On 19th March, in the wake of the murder of Sarah Everard and the resulting nationwide protests decrying violence against women, signs and ribbons of support began appearing outside V&A Dundee and at locations across the city.
Over the following days, the barrier by the Tay filled up with hand-painted messages of grief, outrage and solidarity.
The protest was organised on Instagram by @reclaimthestreetsdundee who invited members of the public to create and install signs.
The result is a display of - at once very personal and very public - messaging; of heartfelt responses, graphically-rendered.
But as the installation outside the museum comes and goes, the issues it raises remain.
The question of how design can be used as a tool for positive social change – in creating safe spaces, and in tackling violence – has never been more urgent.
Why do so many public spaces feel unsafe for women?
In many instances, they have been designed for and by people who have never felt the need to clutch keys between their fingers on their daily walk home.
Caroline Criado-Perez, author of Invisible Women: Data Bias in a World Designed for Men, has written extensively about the problems that arise when design disciplines that shape our environments – like architecture and urban planning – are hugely male-dominated.
Speaking to Dezeen in March, Criado-Perez argued that violence against women has been a woefully low priority in the design of urban areas –
"We haven't designed public spaces to account for the violence that women experience, and not just to protect women from the violence, but also to account for the way that it's always in our heads."
The problem is nothing new. The Barbican’s upcoming installation How We Live Now: Reimagining Spaces with Matrix Feminist Design Co-operative asks questions that are strikingly relevant today – ‘who are our buildings and shared spaces for and how do they affect us?’
But Matrix were investigating the ways in which architecture excludes and marginalises populations back in the 1980s. How much has changed in four decades – either in how we design our built environments, or in how safe women feel using them?
Beyond place – designing for a deeper problem
Of course, gendered violence is not at its core a planning issue – it is about the behaviour of the perpetrators, and the society and attitudes that enable them.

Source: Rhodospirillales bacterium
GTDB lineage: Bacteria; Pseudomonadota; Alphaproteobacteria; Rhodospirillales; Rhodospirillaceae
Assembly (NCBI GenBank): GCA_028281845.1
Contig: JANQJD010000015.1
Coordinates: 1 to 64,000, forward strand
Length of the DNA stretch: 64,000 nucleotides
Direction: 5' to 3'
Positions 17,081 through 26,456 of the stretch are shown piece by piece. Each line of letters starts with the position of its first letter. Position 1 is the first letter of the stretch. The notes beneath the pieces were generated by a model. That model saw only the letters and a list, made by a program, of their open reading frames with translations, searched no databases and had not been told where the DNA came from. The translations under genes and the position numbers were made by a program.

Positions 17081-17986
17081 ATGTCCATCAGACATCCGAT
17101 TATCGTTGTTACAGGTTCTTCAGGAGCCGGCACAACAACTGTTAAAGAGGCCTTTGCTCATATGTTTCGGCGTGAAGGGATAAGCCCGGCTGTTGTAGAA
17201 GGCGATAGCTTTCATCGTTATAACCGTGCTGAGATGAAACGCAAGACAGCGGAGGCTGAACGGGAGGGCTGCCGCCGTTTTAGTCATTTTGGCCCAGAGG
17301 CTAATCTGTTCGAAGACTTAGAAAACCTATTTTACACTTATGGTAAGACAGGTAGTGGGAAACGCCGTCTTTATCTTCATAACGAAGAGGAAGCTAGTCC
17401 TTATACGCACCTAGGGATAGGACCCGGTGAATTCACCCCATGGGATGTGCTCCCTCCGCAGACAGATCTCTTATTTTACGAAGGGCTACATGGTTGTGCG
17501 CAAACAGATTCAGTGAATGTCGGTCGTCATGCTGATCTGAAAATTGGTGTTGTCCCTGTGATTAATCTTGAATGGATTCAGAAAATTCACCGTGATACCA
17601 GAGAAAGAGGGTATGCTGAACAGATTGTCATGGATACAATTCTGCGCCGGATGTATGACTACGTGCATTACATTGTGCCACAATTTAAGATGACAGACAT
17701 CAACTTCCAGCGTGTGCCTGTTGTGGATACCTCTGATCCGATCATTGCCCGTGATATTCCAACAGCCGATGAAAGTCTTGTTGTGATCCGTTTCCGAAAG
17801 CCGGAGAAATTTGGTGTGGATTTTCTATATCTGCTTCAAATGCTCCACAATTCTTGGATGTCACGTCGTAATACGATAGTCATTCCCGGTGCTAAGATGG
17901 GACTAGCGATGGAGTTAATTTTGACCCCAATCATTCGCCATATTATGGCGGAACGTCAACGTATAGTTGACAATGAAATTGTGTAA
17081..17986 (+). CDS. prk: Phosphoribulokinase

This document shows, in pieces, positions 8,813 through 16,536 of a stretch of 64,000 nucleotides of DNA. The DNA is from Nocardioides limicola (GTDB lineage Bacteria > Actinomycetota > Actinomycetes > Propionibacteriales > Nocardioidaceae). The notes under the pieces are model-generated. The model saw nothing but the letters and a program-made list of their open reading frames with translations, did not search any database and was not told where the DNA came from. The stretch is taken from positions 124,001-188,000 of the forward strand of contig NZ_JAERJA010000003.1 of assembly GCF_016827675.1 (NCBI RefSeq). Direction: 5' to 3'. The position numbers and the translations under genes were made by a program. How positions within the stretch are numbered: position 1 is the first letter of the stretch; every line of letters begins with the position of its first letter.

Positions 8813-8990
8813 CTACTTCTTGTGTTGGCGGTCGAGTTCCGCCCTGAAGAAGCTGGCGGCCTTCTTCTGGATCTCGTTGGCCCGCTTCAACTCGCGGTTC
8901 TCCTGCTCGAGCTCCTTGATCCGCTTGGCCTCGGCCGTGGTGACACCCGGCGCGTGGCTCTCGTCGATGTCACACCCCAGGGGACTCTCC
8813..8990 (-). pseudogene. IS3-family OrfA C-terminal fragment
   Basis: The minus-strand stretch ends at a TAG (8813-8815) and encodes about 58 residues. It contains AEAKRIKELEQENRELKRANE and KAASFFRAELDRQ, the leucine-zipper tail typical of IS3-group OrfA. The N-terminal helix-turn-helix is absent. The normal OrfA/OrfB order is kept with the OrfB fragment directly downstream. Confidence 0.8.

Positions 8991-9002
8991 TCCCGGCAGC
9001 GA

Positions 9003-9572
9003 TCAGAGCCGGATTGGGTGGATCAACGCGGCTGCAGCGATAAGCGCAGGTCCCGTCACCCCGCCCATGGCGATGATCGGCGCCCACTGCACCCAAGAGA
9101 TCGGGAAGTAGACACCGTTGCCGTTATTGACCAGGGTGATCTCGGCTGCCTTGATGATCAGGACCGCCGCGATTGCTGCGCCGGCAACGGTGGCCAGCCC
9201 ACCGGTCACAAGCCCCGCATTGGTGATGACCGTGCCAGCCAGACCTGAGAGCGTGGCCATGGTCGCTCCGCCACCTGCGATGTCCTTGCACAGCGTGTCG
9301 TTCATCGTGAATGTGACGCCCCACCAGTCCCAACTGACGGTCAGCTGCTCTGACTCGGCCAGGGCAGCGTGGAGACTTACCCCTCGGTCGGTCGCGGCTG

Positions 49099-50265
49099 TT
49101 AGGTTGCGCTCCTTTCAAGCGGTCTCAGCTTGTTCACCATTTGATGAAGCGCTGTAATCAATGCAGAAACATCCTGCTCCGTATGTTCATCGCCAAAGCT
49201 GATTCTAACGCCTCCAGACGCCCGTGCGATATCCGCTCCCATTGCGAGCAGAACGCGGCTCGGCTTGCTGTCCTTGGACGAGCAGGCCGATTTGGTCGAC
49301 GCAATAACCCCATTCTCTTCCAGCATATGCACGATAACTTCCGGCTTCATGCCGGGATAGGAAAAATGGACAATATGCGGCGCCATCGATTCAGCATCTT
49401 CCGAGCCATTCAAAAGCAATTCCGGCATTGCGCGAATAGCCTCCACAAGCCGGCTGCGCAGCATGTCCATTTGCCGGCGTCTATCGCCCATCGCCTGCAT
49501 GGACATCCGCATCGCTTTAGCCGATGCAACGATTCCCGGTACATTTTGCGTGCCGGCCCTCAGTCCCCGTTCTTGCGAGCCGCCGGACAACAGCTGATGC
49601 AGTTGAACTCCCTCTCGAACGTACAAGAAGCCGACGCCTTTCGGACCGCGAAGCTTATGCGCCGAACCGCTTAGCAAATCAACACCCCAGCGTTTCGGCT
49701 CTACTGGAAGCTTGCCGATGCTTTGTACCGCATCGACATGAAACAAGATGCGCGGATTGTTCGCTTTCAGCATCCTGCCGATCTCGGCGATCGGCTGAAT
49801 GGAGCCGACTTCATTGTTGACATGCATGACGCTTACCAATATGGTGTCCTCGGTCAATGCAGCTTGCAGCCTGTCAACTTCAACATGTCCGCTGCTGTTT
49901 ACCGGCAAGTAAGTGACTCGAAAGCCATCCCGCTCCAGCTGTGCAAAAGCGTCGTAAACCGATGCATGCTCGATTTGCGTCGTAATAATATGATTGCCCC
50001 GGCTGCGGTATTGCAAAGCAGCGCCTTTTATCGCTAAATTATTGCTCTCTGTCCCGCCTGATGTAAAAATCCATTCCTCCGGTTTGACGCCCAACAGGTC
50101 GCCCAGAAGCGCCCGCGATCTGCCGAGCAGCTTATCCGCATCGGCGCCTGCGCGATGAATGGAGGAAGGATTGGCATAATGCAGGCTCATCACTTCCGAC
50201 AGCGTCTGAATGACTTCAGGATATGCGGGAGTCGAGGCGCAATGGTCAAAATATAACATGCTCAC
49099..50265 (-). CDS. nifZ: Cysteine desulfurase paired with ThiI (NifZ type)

Improved street lighting or thoughtfully designed walkways are welcome, but they tackle a symptom rather than a cause of a deeply engrained and complex problem.
To bring about change, then, the focus of design has also to be on impacting behaviours and attitudes; a task that requires thought and cross-sector collaboration far beyond the traditional boundaries of individual design disciplines.
It Stops Now is a campaign developed for the Ending Sexual Harassment and Violence in Third Level Education (ESHTE) project. It brings together Student Unions, Higher Education institutions, NGOs and – crucially – creative practitioners and graphic designers.
Victoria Brunetta, of Irish media agency Piquant, described the importance of design in engaging the campaign’s target audience – and ultimately creating change -
“As Graphic Designers, we should be aware of the responsibility we have in our community as we don’t only design nice and attractive shapes, we are social communicators… how can we challenge dominating stereotypes that harm the dignity of the most vulnerable and communicate a clear, powerful message that encourages people to take action?”
Taking back power
In the outpouring of grief and anger that has focused on street harassment and more generally gender-based violence, discussion has frequently turned to the normalised, everyday fear that women experience just by being in public spaces – and the psychological toll that it takes over time.
Phrases that have hit a collective nerve, like ‘she was just walking home’ and ‘text me when you get home’ have made their way onto placards and social media graphics.
Public and visual expression is one response. Reclaim the Streets Dundee said of their protest - "We needed to find a way to have our voices heard and also give people in Dundee the chance to express their support... we created a space where some people felt safe and brave enough to make personalized posters and write letters with their experiences on for everyone else to read. When we were checking up the locations, we could hear people (parents with their children, elderly people, groups of friends) discussing the movement and the issues it addresses.'
In response to trauma, marginalisation or oppression of any kind, design can be a tool for healing, empowering and expressing solidarity.
That potential is something that Glasgow-based, all female sign-writers group Cobolt Collective understand well. Their murals transform public spaces into powerful messages; including Take Up Space at SWG3 – ‘a call to women to push and keep pushing the boundaries towards gender equality. Cobalt urges all women to stand tall, be bold, be joyful without shame.’
Violence against women and the safety (actual or perceived) of our public spaces are endemic issues with no simple solutions. They are not problems that designers can tackle effectively in isolation.
The V&A is a symbol of change and improvement in Dundee. It is there to inspire people, to ask the questions that would help them think and grow and use their creativity to find the solution.
But even as the signs come down, the messages that they articulate act as a call-to-action to the creative community of Dundee, Scotland and beyond – to work with others to realise the potential of design as a force for change on an issue that affects so many of our lives.